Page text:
So the seeds of my atheism were sown as a youngster when religious authorities seemed unwilling or unable to help me get answers to my questions about God. My disbelief flowered after discovering that Darwinism displaces the need for a deity. And my atheism came to full bloom when I studied Jesus in college and was told that no science-minded person could possibly believe what the New Testament says about him.
According to members of the left-wing Jesus Seminar, the same impulse that had given rise to experimental science, "which sought to put all knowledge to the test of close and repeated observation," also prompted their efforts to finally distinguish "the factual from the fictional" in Jesus' life. They concluded that in "this scientific age," modern thinkers can no longer believe that Jesus did or said much of what the Bible claims. As they put it:
The Christ of creed and dogma, who had been firmly in place in the Middle Ages, can no longer command the assent of those who have seen the heavens through Galileo's telescope. The old deities and demons were swept from the skies by that remarkable glass. Copernicus, Kepler, and Galileo have dismantled the mythological abodes of the gods and Satan, and bequeathed us secular heavens.
By the time I was halfway through college, my atheistic attitudes were so entrenched that I was becoming more and more impatient toward people of mindless faith, like those protesters I would later encounter in West Virginia. I couldn't fathom their stubborn reluctance to subject their outmoded beliefs to that "universal acid" of modern scientific thought.
I felt smugly arrogant toward them. Let them remain slaves to their wishful thinking about a heavenly home and to the straightjacket morality of their imaginary God. As for me, I would dispassionately follow the conclusions of the scientists and historians whose logical and consistent research has reduced the world to material processes only.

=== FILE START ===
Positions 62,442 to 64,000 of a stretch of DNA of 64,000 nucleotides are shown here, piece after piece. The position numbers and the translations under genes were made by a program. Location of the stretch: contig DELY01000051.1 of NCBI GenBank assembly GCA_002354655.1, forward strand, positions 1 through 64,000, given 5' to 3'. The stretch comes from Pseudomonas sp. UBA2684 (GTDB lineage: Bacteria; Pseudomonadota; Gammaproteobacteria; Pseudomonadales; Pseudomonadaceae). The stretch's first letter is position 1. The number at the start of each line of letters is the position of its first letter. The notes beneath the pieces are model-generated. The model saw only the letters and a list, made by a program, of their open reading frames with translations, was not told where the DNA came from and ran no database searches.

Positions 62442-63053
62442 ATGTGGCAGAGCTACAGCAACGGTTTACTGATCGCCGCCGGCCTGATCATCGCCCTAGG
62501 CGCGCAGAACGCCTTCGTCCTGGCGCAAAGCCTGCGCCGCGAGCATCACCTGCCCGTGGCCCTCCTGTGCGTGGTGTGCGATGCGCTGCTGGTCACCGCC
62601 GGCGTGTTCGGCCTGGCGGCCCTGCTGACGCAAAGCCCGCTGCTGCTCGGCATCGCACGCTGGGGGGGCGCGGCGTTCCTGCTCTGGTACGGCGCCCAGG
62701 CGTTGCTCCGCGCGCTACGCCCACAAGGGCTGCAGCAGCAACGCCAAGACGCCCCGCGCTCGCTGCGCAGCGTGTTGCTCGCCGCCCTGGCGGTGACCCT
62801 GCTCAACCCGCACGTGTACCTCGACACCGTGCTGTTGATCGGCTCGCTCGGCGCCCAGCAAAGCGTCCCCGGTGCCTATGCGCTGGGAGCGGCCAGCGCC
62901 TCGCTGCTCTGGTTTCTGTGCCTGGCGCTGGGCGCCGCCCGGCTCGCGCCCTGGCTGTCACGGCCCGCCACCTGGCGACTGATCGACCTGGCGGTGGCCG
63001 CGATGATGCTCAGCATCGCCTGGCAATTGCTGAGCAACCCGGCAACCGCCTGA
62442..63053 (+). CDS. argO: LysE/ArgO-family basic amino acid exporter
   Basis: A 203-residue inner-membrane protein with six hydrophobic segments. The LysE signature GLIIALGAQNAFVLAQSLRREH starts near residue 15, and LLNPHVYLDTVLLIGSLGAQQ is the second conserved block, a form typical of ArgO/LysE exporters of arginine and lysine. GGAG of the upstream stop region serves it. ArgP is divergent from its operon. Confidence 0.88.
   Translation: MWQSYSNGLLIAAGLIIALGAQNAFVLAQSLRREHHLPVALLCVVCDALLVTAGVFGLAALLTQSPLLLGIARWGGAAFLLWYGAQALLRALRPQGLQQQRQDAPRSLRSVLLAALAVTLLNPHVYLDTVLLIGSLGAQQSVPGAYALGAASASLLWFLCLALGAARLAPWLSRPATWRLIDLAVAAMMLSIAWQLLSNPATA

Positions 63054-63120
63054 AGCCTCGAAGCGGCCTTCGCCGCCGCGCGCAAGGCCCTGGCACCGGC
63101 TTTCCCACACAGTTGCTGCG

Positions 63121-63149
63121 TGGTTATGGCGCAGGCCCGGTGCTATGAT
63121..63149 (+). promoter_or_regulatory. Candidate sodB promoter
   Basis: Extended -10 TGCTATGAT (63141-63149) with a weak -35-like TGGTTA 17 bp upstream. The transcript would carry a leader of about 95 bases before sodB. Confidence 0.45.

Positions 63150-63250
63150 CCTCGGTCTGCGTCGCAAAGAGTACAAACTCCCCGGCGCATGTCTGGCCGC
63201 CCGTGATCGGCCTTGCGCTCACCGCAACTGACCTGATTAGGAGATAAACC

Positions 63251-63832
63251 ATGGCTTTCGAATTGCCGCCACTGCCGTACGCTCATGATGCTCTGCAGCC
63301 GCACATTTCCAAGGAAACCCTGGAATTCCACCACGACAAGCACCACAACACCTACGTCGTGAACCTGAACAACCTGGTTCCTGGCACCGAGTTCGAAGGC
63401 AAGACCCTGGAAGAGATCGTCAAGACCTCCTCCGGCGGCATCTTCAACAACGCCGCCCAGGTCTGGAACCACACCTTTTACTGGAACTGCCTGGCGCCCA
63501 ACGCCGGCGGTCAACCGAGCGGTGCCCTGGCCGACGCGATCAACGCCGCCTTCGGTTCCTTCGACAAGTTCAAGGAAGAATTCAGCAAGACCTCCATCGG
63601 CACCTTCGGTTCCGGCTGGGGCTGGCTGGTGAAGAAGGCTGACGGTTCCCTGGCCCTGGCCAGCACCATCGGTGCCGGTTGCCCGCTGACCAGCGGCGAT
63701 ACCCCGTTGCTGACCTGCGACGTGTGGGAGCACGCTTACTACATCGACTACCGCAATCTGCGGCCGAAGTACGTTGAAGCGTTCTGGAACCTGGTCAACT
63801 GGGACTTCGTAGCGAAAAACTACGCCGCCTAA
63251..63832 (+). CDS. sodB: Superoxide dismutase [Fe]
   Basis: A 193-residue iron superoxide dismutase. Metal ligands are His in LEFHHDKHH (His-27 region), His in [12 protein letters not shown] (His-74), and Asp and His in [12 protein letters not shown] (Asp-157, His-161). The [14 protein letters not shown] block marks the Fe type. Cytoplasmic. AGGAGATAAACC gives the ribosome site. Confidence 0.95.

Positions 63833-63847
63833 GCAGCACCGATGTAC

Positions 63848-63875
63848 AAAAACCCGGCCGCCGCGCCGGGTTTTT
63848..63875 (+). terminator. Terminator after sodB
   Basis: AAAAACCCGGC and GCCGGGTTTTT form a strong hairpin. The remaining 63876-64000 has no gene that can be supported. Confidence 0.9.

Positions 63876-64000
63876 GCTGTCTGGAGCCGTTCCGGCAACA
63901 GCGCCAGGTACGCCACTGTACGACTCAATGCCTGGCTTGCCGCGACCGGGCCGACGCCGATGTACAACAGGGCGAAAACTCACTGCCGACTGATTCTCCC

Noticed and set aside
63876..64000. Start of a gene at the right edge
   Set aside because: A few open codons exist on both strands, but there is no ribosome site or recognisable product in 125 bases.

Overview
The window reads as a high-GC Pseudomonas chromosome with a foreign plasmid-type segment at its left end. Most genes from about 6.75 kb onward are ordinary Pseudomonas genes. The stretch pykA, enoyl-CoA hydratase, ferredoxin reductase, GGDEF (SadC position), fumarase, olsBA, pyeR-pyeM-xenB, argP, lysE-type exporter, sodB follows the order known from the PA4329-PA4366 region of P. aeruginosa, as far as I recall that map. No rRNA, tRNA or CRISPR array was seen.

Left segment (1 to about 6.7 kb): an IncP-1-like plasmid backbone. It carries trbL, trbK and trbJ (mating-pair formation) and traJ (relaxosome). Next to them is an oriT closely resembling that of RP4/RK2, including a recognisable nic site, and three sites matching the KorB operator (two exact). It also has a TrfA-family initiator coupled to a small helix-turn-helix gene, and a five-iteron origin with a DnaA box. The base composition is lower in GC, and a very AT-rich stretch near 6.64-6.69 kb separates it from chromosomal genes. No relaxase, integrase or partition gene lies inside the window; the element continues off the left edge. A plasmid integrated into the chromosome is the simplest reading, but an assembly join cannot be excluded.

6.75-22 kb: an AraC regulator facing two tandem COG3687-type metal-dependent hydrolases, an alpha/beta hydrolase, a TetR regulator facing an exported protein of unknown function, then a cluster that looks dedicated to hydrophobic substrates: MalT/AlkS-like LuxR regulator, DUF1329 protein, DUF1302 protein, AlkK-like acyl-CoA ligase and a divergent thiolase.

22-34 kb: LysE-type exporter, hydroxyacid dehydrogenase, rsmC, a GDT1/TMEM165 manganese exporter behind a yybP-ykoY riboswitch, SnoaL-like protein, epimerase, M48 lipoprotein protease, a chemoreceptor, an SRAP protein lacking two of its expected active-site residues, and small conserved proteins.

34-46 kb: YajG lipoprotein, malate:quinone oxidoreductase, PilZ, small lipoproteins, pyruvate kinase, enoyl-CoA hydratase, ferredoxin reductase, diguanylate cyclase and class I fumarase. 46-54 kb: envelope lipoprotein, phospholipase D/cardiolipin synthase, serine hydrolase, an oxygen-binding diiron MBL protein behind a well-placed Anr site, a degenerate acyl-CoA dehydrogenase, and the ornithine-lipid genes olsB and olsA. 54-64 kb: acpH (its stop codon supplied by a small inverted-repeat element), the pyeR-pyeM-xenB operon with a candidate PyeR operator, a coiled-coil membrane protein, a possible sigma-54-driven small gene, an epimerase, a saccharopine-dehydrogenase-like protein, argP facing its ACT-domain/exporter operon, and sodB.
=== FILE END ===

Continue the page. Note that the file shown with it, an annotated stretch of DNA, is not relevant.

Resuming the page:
The Investigation Begins
If I had stopped asking questions, that's where I would have remained. But with my background in journalism and law, the demanding of answers was woven into my nature. So five years after my adventure in West Virginia, when my wife Leslie announced that she had decided to become a follower of Jesus, it was understandable that the first words I uttered would be in the form of an inquiry.
It wasn't asked politely. Instead, it was spewed in a venomous and accusatory tone: "What has gotten into you?" I simply couldn't comprehend how such a rational person could buy into an irrational religious concoction of wishful thinking, make-believe, mythology, and legend.
In the ensuing months, however, as Leslie's character began to change, as her values underwent a transformation, as she became a more loving and caring and authentic person, I began asking the same question, only this time in a softer and more sincere tone of genuine wonderment: "What has gotten into you?" Something - or, as she would claim, Someone - was undeniably changing her for the better.
Clearly, I needed to investigate what was going on. And so I began asking more questions - a lot of them - about faith, God, and the Bible. I was determined to go wherever the answers would take me - even though, frankly, I wasn't quite prepared back then for where I would ultimately end up.
This multifaceted spiritual investigation lasted nearly two years. In my previous book, The Case for Christ, which retraced and expanded upon this journey, I discussed the answers I received from thirteen leading experts about the historical evidence for Jesus of Nazareth. In my subsequent book, The Case for Faith, I pursued answers to the "Big Eight" questions about Christianity - the kind of issues that began troubling me even as a youngster but that nobody had been willing to answer.
In those earlier books, however, I barely touched upon another important dimension to my investigation. Because science had played such an instrumental role in propelling me toward atheism, I also devoted a lot of time to posing questions about what the latest research says about God. With an open mind, I began asking: